Winters Have Become The Most Unsafe Times, But Why?

On Friday, August 31st a stabbing attack occurred at Amsterdam Central Station. Two people were reportedly injured and police forces shot the assailant and took the two victims and the suspect to the hospital. How unsafe has The Netherlands become? Are some months more dangerous than others?

Safety is vital to our well-being. We all want to feel safe in our home or work and would like to live in crimeless neighbourhoods or cities. Unfortunately, that is not always the case as some parts of our surroundings have a higher crime rate than others and some months are more dangerous than others.

The following data comes from private and public source. The safety score index is built up from a mix of burglaries, CBS data and nuisance reports and it ranges from 0 to 10. The data is collected since January 2018 and does not inform us about the long-run movement of the safety score.

Figure 1: Average safety score in the Netherlands since January 2018 until September 20181 b

It is startling to see in Figure 1 that the average safety score is higher in the summer than it is in the winter. This might be explained  from different viewpoints. First, as seen from our report, the Dutch fly much more during summer as they take their holidays around July and August. That means that a big majority of residents are away from home and report less noise complaints from tourists which puts the index up by  0.25 basis points.

Secondly, in the summer noisy activities happen mostly outside which in turn leaves less room for the Dutch to complain about their neighbors or the student parties.

Another interesting viewpoint over this data is to see how this score change for the big cities since January. If in the summer, the country becomes safer, is this true for all the provinces and regions? Shouldn’t Amsterdam become more risky during the tourist season?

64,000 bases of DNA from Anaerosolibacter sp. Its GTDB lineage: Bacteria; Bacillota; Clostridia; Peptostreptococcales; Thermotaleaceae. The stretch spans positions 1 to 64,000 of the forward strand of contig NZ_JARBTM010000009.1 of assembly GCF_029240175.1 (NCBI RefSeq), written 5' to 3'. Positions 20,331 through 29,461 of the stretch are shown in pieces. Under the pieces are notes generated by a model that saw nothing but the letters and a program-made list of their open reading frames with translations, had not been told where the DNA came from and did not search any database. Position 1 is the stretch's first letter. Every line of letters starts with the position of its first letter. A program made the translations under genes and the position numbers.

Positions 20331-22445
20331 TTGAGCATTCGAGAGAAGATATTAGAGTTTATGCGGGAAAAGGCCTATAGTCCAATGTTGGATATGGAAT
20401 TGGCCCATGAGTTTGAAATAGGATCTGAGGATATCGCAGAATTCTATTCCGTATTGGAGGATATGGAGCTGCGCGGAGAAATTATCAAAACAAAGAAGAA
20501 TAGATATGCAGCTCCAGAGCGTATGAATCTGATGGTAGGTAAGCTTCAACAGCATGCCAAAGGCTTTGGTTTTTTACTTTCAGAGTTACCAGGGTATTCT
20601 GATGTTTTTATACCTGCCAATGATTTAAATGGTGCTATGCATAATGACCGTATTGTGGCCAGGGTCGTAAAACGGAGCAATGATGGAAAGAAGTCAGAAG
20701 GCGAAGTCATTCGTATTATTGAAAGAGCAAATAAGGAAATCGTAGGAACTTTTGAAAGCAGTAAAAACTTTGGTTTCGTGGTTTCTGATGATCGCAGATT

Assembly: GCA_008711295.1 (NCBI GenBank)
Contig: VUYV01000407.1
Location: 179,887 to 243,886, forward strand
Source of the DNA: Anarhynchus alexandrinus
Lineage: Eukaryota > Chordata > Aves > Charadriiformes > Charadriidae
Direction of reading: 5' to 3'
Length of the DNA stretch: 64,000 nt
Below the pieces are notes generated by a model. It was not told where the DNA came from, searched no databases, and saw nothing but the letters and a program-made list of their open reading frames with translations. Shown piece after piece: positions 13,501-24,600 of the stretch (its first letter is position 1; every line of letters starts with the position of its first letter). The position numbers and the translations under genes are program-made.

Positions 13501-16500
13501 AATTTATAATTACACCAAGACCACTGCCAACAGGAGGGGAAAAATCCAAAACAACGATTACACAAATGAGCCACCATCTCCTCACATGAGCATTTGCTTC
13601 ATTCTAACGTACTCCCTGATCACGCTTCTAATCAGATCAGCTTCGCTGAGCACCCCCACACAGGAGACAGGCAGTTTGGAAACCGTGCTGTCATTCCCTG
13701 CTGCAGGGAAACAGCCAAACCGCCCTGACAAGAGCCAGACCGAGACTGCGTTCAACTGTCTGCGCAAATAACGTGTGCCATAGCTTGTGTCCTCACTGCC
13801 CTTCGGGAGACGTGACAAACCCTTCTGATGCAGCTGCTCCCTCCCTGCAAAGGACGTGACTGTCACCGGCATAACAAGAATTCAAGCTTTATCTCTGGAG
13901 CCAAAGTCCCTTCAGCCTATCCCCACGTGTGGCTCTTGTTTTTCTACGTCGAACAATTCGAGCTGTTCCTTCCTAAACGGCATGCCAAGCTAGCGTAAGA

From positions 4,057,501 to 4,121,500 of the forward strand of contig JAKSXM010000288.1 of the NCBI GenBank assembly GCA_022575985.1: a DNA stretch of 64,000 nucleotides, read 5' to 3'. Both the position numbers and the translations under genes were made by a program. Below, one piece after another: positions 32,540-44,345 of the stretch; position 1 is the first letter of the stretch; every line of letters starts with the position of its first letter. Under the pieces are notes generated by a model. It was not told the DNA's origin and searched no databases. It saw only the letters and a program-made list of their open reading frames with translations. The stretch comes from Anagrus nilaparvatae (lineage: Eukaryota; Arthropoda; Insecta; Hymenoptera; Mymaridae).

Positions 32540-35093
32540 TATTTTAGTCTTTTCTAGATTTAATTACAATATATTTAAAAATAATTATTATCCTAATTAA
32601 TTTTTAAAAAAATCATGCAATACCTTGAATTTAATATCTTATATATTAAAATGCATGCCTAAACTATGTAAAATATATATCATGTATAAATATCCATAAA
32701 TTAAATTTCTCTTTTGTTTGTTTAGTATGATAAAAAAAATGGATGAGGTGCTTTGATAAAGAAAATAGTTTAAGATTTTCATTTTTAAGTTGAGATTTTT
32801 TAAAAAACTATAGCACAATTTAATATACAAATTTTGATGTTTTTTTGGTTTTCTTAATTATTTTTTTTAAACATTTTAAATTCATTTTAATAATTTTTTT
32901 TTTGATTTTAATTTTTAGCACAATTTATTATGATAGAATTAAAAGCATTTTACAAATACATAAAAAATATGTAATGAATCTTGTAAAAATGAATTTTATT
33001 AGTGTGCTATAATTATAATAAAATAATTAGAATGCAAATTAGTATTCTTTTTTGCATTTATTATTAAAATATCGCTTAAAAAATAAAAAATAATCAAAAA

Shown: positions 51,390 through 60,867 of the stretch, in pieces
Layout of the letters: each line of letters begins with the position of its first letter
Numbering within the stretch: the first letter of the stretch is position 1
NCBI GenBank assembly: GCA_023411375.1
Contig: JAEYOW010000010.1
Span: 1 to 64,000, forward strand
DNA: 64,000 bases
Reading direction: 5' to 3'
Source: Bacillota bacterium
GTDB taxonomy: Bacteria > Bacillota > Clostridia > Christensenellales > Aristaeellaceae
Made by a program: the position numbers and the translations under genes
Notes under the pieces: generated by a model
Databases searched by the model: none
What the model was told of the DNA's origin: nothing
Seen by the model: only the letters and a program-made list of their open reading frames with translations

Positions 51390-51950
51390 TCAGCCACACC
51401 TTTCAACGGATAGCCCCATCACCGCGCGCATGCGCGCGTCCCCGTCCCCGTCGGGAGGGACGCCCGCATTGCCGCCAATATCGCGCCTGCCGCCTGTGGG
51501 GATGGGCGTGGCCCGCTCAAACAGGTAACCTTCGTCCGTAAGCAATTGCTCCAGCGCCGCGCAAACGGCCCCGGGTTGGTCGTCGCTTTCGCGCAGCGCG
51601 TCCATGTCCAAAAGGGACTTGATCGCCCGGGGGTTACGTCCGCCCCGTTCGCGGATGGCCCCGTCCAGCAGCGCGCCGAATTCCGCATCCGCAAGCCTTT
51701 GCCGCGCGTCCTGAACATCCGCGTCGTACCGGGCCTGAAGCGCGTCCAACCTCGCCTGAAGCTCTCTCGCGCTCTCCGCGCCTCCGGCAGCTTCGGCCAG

Figure 2: Safety score movement since January 2018image (28)

Compared to the average score, all large cities score lower in safety. As the Economist put it: In many respects it’s the very success of cities, in their role as global social and economic hubs, that makes them more vulnerable.

Haarlem’s safety score increases as weather gets better. Den Haag becomes safer during the summer months and the score drops back to the normal levels in September. The bigger cities like Amsterdam and Rotterdam get more dangerous with the good weather as more tourists visit. Utrecht loses some safety points during summer and has fewer fluctuations

Coffee is Making you Broke and Xmas isn’t Helping

Coffee drinking might be the most common habit people have. Have you ever thought about how much non-coffee drinkers save? This piece is going to look at monthly transactions and expenses for three different price levels of coffees: cheap, average and expensive. Every month, people are spending more on expensive coffee and less on average-priced coffee.

Even if you’re not a java junkie,  you probably just ended up inviting a friend for coffee.  But if you regularly guzzle it, have you ever made an estimate of your monthly expenses on java?